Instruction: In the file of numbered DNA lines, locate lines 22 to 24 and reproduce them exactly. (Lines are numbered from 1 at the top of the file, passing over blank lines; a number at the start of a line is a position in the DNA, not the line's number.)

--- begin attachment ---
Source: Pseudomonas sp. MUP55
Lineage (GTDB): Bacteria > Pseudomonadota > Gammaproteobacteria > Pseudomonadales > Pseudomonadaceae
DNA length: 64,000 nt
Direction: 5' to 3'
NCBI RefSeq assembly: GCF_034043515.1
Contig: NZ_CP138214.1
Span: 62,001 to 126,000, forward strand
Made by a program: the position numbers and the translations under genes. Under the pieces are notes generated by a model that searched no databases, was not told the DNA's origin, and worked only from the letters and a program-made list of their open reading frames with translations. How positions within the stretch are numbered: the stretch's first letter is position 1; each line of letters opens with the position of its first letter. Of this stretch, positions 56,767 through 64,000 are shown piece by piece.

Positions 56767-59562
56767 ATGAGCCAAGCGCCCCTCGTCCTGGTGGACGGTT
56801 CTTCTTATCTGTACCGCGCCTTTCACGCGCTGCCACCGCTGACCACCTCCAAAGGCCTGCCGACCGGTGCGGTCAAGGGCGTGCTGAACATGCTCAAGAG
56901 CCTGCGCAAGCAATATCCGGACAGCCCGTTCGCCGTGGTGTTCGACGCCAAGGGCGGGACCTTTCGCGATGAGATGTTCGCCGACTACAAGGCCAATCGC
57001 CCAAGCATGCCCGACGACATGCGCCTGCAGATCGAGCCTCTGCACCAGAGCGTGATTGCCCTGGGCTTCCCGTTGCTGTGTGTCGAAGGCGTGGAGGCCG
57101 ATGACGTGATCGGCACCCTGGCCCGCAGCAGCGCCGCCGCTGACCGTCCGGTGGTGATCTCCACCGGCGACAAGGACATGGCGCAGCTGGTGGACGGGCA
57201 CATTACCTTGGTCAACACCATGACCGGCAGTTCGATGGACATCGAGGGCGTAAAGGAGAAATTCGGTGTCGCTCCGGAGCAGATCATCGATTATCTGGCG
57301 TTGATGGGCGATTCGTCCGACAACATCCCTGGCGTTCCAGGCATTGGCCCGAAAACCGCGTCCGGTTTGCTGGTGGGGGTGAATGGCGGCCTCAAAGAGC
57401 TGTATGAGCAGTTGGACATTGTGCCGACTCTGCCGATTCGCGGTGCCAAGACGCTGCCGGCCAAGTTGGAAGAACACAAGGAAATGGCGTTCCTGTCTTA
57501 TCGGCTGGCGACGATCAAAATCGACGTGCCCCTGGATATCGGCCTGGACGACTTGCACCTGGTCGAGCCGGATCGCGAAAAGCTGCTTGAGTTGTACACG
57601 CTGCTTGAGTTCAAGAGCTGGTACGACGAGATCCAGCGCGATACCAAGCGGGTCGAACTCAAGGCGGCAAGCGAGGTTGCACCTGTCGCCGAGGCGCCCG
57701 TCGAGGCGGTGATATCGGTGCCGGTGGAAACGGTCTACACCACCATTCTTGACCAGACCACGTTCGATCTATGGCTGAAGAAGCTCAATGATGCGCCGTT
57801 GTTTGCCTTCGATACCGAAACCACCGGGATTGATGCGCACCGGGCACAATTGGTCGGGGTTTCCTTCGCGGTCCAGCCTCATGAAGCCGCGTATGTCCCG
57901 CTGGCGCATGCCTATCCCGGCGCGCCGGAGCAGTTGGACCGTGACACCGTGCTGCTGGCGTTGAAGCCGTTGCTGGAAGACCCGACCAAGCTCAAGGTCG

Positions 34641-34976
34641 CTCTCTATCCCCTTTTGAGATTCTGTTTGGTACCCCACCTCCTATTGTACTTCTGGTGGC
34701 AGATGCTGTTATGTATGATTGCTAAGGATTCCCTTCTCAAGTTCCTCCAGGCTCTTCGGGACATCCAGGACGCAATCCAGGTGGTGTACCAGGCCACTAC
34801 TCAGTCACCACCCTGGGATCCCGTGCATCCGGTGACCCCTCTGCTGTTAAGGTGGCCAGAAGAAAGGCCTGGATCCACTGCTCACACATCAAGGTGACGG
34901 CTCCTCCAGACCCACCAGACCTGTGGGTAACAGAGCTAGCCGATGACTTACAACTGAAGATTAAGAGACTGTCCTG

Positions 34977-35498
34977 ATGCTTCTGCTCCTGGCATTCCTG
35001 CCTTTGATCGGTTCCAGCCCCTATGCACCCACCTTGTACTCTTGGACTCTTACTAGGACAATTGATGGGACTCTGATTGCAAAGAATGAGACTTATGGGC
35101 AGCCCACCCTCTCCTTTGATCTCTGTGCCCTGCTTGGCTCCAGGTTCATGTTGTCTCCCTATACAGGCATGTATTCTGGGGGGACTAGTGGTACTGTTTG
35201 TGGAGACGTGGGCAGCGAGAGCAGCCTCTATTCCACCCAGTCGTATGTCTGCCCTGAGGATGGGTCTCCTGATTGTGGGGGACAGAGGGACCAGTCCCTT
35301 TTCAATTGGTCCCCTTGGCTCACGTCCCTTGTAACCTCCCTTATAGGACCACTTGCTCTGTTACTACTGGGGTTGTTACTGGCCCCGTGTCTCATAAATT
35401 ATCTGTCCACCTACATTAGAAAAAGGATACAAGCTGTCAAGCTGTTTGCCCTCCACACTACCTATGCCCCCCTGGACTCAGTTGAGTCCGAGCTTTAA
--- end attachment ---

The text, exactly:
57901 CTGGCGCATGCCTATCCCGGCGCGCCGGAGCAGTTGGACCGTGACACCGTGCTGCTGGCGTTGAAGCCGTTGCTGGAAGACCCGACCAAGCTCAAGGTCG

Positions 34641-34976
34641 CTCTCTATCCCCTTTTGAGATTCTGTTTGGTACCCCACCTCCTATTGTACTTCTGGTGGC